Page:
Calling this 1931 tudor-revival-style home a castle isn’t an exaggeration, but that’s not even why it’s worthy of attention. Yes, it’s been pristinely maintained and restored by all three owners. Yes, it has a three-story stone tower next to the front door and a hidden “log” room behind the fireplace, too.
But what really makes it special is that it was built during this country’s worst financial crisis ever: The Great Depression. Construction on the home started in 1929 for clothing manufacturer Jacob W. Mack. When the crash happened that same year, Mack—apparently financially sound, says current listing agent Doug Manzler—kept right on building. “The story goes,” says Manzler, “that the Macks employed 25 or so craftsmen full time” for the next two-plus years, “often creating additional projects for the men to do just so they’d have work to support their families.”
The resulting structure is magnificent for its details—sparkling leaded glass windows and well-crafted wood details like paneling, molding and trim throughout (particularly fun is the lighted nook for the “mail desk,” complete with a tiny wooden door cut into a wood-paneled wall just off the front entry). We’re also pretty fond of the massive butler’s pantry, which has wood countertops, a wood backsplash, three levels of built-in cabinets and a whopping twenty-one built-in drawers (which we thought was a big deal until we saw the master dressing room and the third floor bath, both of which have similar numbers of drawers. Now we just have drawer-envy).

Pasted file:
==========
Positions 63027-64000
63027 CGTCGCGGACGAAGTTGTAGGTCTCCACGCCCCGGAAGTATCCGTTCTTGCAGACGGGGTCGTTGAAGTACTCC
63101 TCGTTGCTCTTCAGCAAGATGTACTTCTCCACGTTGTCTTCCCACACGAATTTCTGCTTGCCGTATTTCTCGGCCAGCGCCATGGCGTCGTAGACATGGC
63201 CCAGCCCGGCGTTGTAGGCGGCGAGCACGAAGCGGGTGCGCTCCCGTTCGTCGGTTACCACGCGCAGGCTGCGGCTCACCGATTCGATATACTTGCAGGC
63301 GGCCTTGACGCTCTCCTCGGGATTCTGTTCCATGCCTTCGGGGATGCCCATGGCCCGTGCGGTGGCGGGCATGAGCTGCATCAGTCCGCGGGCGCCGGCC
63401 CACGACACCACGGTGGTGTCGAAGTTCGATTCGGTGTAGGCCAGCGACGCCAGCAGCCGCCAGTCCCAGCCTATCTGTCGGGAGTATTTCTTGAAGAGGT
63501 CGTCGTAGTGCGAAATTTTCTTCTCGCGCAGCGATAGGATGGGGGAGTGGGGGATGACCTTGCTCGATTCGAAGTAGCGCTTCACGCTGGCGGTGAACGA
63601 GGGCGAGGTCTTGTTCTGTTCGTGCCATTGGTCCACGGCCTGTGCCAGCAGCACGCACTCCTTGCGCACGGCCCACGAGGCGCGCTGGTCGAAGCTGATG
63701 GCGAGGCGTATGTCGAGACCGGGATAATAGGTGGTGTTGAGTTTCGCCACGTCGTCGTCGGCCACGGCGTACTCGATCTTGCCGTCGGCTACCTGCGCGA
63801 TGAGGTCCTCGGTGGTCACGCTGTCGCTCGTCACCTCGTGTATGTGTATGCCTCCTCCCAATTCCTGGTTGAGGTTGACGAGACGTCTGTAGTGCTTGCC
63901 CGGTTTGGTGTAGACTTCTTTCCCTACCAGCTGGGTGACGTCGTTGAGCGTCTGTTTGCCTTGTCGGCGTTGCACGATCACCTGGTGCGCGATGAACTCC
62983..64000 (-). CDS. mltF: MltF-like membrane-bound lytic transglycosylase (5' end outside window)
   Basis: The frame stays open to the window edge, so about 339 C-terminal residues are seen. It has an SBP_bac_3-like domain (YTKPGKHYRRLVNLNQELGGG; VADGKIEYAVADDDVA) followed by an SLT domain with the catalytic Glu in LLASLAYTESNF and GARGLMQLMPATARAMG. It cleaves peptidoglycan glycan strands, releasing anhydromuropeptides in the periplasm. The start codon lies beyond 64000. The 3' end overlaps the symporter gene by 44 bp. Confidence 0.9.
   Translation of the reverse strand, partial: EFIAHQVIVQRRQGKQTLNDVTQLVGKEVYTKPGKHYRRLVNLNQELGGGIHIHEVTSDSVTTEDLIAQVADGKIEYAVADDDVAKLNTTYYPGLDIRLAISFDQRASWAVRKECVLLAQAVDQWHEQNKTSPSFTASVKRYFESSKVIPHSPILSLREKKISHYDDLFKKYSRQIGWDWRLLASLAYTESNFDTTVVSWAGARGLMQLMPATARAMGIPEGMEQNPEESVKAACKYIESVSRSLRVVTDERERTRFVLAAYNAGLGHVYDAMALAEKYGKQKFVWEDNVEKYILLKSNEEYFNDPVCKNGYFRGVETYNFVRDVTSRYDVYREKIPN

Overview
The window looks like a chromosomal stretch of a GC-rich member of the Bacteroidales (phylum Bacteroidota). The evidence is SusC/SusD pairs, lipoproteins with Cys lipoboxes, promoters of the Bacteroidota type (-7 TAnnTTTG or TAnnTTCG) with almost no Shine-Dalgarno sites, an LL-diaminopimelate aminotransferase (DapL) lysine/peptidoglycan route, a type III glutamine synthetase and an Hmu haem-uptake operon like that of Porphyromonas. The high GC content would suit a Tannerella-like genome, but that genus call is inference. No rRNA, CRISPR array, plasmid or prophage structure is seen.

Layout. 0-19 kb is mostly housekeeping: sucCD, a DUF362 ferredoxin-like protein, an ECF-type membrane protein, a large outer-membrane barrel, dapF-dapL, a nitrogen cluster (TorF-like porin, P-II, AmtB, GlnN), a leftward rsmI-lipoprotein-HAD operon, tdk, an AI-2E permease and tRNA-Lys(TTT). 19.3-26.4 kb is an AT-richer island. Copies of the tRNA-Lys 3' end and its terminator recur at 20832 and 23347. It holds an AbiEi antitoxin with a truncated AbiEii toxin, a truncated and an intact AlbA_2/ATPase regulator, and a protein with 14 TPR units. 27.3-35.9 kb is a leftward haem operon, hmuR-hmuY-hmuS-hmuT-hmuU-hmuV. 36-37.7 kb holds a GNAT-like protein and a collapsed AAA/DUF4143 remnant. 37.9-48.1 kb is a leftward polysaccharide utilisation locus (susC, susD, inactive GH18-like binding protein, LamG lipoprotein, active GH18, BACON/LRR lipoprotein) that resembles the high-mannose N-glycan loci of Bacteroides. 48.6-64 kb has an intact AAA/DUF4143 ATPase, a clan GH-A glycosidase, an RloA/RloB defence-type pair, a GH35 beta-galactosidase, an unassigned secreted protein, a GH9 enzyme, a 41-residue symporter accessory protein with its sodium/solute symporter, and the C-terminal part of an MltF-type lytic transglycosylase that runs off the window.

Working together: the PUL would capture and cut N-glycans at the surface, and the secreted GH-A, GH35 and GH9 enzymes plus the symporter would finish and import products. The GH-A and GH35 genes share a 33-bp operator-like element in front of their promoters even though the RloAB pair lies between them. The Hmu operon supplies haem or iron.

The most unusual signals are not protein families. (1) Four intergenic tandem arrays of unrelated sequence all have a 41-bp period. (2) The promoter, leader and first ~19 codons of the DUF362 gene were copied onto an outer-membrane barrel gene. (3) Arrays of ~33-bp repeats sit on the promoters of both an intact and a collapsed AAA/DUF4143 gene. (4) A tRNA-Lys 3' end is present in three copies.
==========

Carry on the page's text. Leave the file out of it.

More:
At press time the $629,900 home was sale pending, due to close in October. Still, we couldn’t resist sharing its story. After all, how many homeowners would create a massive house like this today, not for the recognition, but for the sheer fact that it would keep 25 other people gainfully employed in hard times?